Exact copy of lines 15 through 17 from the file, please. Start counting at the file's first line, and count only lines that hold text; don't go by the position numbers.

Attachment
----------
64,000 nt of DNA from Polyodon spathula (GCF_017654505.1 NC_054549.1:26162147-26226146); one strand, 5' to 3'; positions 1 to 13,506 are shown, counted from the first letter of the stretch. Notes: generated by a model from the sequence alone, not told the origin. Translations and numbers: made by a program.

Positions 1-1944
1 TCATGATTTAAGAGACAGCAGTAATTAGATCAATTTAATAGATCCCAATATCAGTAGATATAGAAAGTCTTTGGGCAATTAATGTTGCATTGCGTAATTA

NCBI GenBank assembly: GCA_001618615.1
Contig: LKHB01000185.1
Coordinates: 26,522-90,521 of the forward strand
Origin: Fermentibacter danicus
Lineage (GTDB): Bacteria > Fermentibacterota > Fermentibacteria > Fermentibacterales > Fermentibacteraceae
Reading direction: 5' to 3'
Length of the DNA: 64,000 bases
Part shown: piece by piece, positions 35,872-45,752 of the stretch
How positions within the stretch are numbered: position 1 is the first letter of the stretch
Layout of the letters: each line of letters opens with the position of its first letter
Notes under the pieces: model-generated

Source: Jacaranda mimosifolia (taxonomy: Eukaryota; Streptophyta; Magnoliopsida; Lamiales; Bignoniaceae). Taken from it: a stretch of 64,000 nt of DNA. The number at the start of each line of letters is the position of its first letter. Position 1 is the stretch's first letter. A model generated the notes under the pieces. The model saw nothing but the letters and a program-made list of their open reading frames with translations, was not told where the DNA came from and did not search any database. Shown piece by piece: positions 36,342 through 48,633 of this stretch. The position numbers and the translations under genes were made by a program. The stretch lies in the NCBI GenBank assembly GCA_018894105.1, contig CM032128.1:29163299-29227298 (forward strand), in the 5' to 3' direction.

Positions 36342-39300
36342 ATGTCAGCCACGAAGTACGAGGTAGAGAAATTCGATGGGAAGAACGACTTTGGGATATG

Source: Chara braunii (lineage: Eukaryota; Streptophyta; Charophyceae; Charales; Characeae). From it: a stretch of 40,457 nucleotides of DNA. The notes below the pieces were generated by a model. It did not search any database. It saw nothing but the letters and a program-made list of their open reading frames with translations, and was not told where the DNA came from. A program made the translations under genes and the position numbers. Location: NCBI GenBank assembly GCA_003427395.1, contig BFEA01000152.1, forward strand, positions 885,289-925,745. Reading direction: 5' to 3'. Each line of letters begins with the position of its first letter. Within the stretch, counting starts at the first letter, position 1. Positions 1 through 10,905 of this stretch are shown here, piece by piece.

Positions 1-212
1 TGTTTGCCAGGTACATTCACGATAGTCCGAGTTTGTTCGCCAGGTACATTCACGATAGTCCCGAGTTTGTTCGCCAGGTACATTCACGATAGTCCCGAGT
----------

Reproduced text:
Source: Jacaranda mimosifolia (taxonomy: Eukaryota; Streptophyta; Magnoliopsida; Lamiales; Bignoniaceae). Taken from it: a stretch of 64,000 nt of DNA. The number at the start of each line of letters is the position of its first letter. Position 1 is the stretch's first letter. A model generated the notes under the pieces. The model saw nothing but the letters and a program-made list of their open reading frames with translations, was not told where the DNA came from and did not search any database. Shown piece by piece: positions 36,342 through 48,633 of this stretch. The position numbers and the translations under genes were made by a program. The stretch lies in the NCBI GenBank assembly GCA_018894105.1, contig CM032128.1:29163299-29227298 (forward strand), in the 5' to 3' direction.

Positions 36342-39300
36342 ATGTCAGCCACGAAGTACGAGGTAGAGAAATTCGATGGGAAGAACGACTTTGGGATATG